In 2013, EDO Tasmania represented a local resident in rural northwest Tasmania who had objected to proposed amendments to the Devonport and Latrobe Planning Schemes to rezone approximately 134 hectares of agricultural land to create an industrial estate. The resident was concerned that allowing an industrial estate on low-lying land ignored the risks of rising sea levels, and would lead to an unacceptable loss of viable agricultural land in the area.
Despite strong Council support for the proposal, the Tasmanian Planning Commission rejected the amendment on a range of planning grounds, including:
- The amendment was inconsistent with the regional plan, which demonstrated there was already sufficient industrial land in the area to accommodate reasonably foreseeable demands.
- The amendment failed to adequately address climate change hazards.
- Converting irrigable land to a non-agricultural use was contrary to the objectives of the Protection of Agricultural Land Policy 2009.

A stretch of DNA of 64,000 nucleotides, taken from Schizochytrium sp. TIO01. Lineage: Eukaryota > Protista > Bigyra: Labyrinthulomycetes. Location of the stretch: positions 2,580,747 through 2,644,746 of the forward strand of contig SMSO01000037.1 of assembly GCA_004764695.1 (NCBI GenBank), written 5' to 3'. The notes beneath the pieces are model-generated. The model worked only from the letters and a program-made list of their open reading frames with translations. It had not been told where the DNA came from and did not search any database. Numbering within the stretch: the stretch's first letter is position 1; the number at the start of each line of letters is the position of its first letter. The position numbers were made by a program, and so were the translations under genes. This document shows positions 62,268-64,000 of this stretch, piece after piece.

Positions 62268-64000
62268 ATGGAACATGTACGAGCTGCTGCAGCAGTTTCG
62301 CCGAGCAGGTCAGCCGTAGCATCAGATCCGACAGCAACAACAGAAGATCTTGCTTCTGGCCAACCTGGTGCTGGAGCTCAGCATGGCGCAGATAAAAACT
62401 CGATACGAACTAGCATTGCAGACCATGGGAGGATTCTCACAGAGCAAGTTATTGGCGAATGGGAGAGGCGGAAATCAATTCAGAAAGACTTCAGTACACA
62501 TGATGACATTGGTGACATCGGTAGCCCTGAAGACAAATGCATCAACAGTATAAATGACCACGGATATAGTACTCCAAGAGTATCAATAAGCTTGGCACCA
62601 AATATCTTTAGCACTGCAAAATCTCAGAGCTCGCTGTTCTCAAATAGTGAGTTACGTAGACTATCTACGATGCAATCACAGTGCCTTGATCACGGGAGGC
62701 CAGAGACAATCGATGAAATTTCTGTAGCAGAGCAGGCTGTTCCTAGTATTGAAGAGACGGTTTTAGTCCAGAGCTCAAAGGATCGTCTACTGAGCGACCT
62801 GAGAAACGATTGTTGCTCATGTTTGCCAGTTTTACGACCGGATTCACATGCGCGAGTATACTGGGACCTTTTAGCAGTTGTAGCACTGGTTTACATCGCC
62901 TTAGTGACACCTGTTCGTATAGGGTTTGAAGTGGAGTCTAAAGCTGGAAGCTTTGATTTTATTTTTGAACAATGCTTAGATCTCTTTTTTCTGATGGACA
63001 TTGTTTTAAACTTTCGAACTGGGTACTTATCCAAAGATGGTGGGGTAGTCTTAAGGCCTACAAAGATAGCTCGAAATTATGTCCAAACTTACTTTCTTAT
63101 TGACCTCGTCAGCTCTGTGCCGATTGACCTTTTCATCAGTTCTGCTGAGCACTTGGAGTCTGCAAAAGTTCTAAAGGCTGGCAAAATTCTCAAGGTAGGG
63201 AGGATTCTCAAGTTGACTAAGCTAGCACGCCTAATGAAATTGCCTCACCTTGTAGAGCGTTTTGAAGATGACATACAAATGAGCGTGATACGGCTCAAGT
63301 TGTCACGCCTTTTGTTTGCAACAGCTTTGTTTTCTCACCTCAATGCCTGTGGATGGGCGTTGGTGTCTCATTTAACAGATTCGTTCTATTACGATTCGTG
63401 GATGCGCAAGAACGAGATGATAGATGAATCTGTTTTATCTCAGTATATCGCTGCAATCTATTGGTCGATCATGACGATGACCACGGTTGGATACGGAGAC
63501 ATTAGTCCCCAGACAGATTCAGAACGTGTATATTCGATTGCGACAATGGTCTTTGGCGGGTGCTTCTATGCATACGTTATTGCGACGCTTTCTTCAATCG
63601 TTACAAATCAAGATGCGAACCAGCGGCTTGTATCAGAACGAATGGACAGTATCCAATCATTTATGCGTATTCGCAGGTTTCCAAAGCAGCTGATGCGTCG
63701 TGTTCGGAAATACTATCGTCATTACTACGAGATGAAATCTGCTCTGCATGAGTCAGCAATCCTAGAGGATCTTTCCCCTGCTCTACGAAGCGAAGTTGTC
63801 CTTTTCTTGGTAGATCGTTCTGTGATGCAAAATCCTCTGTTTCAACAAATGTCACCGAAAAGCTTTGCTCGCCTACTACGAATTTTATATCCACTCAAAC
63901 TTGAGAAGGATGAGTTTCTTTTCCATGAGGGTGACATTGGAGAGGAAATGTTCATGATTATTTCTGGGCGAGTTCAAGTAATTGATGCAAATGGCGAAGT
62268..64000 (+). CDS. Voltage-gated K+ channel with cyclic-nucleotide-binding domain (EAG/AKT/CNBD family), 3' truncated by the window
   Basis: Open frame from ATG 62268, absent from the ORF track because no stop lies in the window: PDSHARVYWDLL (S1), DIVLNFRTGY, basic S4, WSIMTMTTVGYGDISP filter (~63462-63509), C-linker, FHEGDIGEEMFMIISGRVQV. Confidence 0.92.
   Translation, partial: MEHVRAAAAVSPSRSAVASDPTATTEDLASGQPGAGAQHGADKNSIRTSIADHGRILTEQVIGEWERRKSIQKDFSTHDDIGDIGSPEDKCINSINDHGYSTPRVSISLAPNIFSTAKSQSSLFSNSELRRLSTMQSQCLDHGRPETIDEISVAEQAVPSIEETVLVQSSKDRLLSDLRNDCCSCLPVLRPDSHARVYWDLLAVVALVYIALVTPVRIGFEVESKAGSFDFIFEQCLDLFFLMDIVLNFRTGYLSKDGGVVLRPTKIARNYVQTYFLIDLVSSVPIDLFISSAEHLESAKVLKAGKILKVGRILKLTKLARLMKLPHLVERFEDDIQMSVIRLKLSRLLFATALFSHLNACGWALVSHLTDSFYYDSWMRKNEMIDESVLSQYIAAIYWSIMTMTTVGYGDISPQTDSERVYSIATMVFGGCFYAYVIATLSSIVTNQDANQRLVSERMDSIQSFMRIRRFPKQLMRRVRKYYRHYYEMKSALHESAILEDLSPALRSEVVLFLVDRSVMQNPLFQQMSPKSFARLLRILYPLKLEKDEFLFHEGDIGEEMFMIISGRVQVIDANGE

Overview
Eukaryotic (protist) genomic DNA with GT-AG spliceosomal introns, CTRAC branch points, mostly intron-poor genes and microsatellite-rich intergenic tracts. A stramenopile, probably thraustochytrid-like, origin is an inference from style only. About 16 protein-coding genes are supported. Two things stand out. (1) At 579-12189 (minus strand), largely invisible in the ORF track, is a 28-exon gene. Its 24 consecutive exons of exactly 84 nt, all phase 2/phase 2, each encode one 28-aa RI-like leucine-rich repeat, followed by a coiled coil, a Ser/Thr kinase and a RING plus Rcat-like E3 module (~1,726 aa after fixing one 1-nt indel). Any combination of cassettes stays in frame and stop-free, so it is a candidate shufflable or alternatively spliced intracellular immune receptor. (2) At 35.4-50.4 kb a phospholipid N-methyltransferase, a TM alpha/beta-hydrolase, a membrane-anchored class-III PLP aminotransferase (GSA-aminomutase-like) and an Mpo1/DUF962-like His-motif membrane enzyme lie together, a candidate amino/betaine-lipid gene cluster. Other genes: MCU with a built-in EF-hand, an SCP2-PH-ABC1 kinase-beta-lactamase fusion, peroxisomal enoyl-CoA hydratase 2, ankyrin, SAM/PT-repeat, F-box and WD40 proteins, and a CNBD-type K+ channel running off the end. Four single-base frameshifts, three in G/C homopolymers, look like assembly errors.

Click here to read the decision.
Protecting farmland from fracking
When PetraGas applied for a series of licences to explore Tasmania’s unconventional gas resources, EDO Tasmania provided legal advice and assistance to many affected rural landowners.
Watch this video to hear more about the assistance we provided.
Recognising the uncertainty regarding impacts of fracking, and the genuine concerns expressed by the community, including farmers and producers throughout Tasmania, in March 2015 the Tasmanian Government announced the moratorium on fracking for gas or petroleum would be extended to March 2020.
The government will undertake a full review of fracking practices prior to 2020, having regard to regulatory frameworks and environmental and health impacts experienced in other states.